Original source: – CFMA’s Update – January 2014
What does a new client cost you? This is the million-dollar question, and the answer is probably harder to pin down than finding gold at the end of a rainbow.
One of the easiest ways to begin decoding the cost of a new client is to start with proposals. Not all marketing is trackable, because sometimes you legitimately do something simply to increase brand awareness, and some items cost more to track than it is worth.
The goal of tracking is to make educated decisions about the future based on past results. Marketing is part science and part art, and many times it comes down to educated guesses. At the end of the year, you ideally will have some data to make planning for next year easier.
I’m going to give you two pieces of advice that can help your company save thousands of dollars a year, make your entire team happier, and gross you more money for less work.
First, track the cost of a proposal, including man hours (estimate costs at $50 per hour to make it easy). This will be difficult for an internal team that isn’t used to tracking its time, but in the end it will give you a real estimate of how much time is spent on a proposal. Don’t forget to track everyone else’s time as well, including PMs, estimators, business developers, administration, and even your runner’s time if the proposal is hand-delivered. Be sure to also include the hard costs (e.g., binders, copies, FedEx, etc.) and any outside help, such as design/marketing assistance or photography.
Tracking your proposal costs will help with my next piece of advice. Create and, more importantly, follow a Go/No Go Process. I’ve seen these processes take place in numerous formats, including a list of questions to ask yourself until you say, “No”; a scoring sheet where the score determines your next action; or simply a gut decision made by asking yourself if you can honestly win this project.
The goal of the Go/No Go process is to only go after proposals you can win, and ignore the rest. It may sound counterintuitive to get more work by going after less, but it really works – I see it every year in the construction industry, and it usually takes a strong, experienced marketer urging the executive team to take a leap of faith. You hit the target more by shooting a rifle compared to shooting a shotgun blindfolded.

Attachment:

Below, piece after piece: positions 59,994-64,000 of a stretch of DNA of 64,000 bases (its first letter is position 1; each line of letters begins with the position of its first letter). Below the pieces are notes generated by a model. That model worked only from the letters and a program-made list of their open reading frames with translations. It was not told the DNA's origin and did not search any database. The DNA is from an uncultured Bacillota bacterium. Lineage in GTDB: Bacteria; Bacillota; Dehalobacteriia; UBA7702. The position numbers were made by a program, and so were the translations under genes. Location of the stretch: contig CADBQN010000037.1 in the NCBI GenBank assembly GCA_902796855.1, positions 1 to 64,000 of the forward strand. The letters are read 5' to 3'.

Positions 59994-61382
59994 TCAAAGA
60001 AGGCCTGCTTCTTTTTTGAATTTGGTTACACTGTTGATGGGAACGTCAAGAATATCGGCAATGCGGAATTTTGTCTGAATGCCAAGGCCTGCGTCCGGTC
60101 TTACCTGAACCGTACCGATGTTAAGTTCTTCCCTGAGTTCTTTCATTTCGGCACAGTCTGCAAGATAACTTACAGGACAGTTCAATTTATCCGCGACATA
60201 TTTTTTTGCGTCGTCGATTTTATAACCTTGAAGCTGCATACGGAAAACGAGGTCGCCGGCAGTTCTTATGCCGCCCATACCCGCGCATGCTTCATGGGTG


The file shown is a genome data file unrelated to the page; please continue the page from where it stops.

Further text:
I had a competitor that was doing 100-plus proposals a year for medium-sized marketing and advertising RFPs. This company pushed its marketing and design teams beyond their limits and chewed through good business developers quickly. The company generally only won about five bids a year, so morale was down and the best employees were gone. When your best employees and business developers leave, it gets even harder to win projects.
The intent with a Go/No Go process is to strategically go after 20-30 of those 100 proposals so that you can dedicate more time and energy to each one. If you have 2,000 hours a year to spend (40 hours a week x 50 weeks a year), how should you spend it? Would you prefer to put 20 hours into 100 proposals or 40 hours into 30 proposals and have 800 hours to spare?
Would your team be able to put out a better proposal if they had more time on each one? Yes. Would focusing on fewer proposals and deadlines improve each proposal? Yes. Will the improved proposals help you win more of the bids? Yes. Will winning more proposals make you and your team happier? Yes. Also, turnover goes down because your team is winning and happy, which increases efficiency and profits.
Create your own unique Go/No Go process. It can be simple at first, but remember that the goal is to answer if you have a legitimate chance of winning this project over your competitors. Some questions to consider:
Yes, my team has a Go/No Process, and because of it we’ve passed on a great deal of work. Sometimes, projects are too small for us to make a profit, and some aren’t a good fit for our niche of construction marketing and design, so we pass them up to focus on the right prospects. A few years ago, a very large construction company contacted us about a project. It wasn’t our core competency, so we passed on it. It would have been profitable, but if we didn’t get it perfectly right, it could have negatively affected our future. It hurt at first to let such a huge opportunity go, but the more I think back on it, I know I made the right decision.
Now, what does a proposal cost you?